(urth) 5HC : Skinner, Turing and happiness, and even more Thread Necromancy
marudubshinki at gmail.com
Sun Mar 20 08:49:15 PST 2005
> I don't even remember the original message being quoted here.
Yeah... Sorry about that. Sometimes it takes me a while to work up the
will to reply.
>> My own brand of utilitarianism would say that following the
>> categorical imperative will increase happiness at large, and
>> eventually result i large gains for myself in addition. 'Do well by
>> doing good' in a long run sense. That, and it is rationally
>> desirable for one's beliefs to at the very least be consistent.
> There is a fundamental tension you are missing between *any* kind of
> view which acknowledges a "categorical imperative" (a system based on
> a particular *duty*) and *any* system like utilitarianism which relies
> on *results* as a justification.
I haven't crossed the line there- notice I justified the imperative as a
heuristic, a rule which more often than not will work better than random
choices; it is justified as something which will lead to good. Obviously
if I have overriding data I'll do something which seems more likely to
help. I haven't adopted the 'duty' part of the imperative. I don't like
duty systems- not amenable to rational thought, and can lead to results
totally diametric to my own desired results ("Recruits! It is your
solemn patriotic duty to exterminate all life on this god-forsaken
globe! Why? Your duty is to follow orders, not ask why! Fall out!" etc.)
> With utilitarianism, the ends ultimately justify the means. So if, on
> any given specific occasion, it will produce a better result to
> disobey the "categorical imperative", then there is no question - you
> disobey the imperative. In such a situation the "rule" is purely
> superfluous, because you obey it or disobey it as the occasion demands.
> There is an attempt to reconcile these two points of view, called
> "rule utilitarianism", which you could probably google to good effect,
> and I suspect you would view it favorably. The problem is that rule
> utilitarianism walks a rather tenuous line, and it tends to collapse
> completely into either pure act utilitarianism or else pure duty-based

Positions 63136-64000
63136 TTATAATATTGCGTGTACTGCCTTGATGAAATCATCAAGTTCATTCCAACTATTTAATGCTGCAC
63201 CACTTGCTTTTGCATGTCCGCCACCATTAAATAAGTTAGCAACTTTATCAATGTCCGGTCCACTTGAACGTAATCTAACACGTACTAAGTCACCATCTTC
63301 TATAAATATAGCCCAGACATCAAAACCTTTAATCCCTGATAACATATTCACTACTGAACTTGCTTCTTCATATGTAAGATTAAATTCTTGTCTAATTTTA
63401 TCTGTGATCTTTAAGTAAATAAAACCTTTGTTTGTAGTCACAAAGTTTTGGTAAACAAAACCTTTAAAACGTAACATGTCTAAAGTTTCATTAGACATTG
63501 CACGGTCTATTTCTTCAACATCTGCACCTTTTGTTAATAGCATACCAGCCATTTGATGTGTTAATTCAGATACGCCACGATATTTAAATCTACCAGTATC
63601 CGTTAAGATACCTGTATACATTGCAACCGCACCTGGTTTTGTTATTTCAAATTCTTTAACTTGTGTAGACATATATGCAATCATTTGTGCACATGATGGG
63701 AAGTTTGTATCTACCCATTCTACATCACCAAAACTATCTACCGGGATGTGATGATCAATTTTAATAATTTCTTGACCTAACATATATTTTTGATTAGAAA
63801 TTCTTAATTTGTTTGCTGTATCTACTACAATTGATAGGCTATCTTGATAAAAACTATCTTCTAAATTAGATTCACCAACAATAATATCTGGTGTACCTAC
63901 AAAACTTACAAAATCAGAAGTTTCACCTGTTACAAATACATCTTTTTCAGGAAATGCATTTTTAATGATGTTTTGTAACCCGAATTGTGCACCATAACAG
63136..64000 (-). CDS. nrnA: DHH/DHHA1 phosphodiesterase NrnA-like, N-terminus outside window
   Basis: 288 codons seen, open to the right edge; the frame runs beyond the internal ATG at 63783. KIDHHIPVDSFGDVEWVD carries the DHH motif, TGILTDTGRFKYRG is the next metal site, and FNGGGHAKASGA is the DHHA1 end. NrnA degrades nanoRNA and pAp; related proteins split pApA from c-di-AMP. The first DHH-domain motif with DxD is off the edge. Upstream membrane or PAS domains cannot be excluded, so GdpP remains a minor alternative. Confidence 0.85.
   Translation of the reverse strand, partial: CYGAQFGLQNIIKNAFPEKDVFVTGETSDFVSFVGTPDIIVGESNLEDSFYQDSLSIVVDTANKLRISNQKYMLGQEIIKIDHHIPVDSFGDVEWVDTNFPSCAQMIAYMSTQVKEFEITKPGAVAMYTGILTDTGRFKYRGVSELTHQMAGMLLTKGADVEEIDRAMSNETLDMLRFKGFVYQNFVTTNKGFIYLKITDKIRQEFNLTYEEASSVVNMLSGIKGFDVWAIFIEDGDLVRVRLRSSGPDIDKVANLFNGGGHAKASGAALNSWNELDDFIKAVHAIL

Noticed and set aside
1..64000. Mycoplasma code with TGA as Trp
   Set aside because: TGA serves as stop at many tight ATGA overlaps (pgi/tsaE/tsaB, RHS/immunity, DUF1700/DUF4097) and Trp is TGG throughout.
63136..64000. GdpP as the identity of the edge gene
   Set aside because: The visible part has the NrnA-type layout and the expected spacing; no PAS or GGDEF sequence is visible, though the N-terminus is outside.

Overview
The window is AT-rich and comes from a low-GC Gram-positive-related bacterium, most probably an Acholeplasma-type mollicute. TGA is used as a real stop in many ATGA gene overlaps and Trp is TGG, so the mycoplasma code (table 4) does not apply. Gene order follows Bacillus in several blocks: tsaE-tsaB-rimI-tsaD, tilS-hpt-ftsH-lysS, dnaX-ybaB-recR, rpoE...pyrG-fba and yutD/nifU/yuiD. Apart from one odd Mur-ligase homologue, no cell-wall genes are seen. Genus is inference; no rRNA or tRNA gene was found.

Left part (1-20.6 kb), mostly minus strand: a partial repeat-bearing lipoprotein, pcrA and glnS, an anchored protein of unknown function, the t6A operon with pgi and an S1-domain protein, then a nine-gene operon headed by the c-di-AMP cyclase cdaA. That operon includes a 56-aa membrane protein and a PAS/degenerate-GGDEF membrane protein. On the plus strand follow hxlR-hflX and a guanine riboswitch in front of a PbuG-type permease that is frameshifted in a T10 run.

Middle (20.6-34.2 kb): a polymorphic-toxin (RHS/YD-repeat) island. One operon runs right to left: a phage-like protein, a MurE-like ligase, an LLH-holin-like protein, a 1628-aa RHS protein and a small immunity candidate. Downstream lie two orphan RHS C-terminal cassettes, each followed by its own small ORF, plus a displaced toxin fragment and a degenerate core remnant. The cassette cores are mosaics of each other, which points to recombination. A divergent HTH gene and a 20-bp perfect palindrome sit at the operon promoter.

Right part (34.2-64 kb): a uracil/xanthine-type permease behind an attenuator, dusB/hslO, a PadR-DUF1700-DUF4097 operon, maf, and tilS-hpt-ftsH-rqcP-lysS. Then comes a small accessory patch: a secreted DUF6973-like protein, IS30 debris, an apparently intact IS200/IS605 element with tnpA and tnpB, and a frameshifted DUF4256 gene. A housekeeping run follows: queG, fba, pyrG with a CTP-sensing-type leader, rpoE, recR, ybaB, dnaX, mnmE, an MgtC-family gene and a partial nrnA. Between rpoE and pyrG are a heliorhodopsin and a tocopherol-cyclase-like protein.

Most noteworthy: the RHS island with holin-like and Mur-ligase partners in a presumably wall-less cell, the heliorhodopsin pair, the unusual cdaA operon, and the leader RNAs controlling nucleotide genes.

> ethics if you really start running it through its paces in thought
I know of rule utilitarianism, and while I am deeply sympathetic to its
aims of formulating a utilitarianism suitable for fallible or even
malicious humans, I do not think it has come up with the right mix of
rules, methods and heuristics necessary. But its goal of developing a
utilitarianism that only ractchets upward never downward is nevertheless
I feel, possible.
> This really is a debate of its own that is far too long to present
> here. Yes, there is something to your intuition. But when you think it
> out, the notion of "selfish" that would be required to absorb *all*
> altruistic action ends up being trivial to the point where it
> disappears as a useful category. To really bring this point home I
> would recommend an article called "Psychological Egoism" by Joel
> Feinberg. Unfortunately I can't find an electronic version of it, so
> you'd have to find a tree/ink-killing version.
That would be in /"Reason and Responsibility: Readings in Some Basic
Problems of Philosophy"/
> "Now we would have to say that all actions are selfish; but, in
> addition, we would want to say that there are two different kinds of
> selfish actions, those which regard the interests of others and those
> which disregard the intrests of others... After a while, we might even
> invent two new words, perhaps 'selfitic' and 'unselfitic,' to
> distinguish the two important classes of 'selfish' actions. Then we
> would be right back where we started..." -- Joel Feinberg
Not all actions are selfish- people make mistakes sometimes.
man, there has got to be a catchier, easier to spell name for utilitarianism
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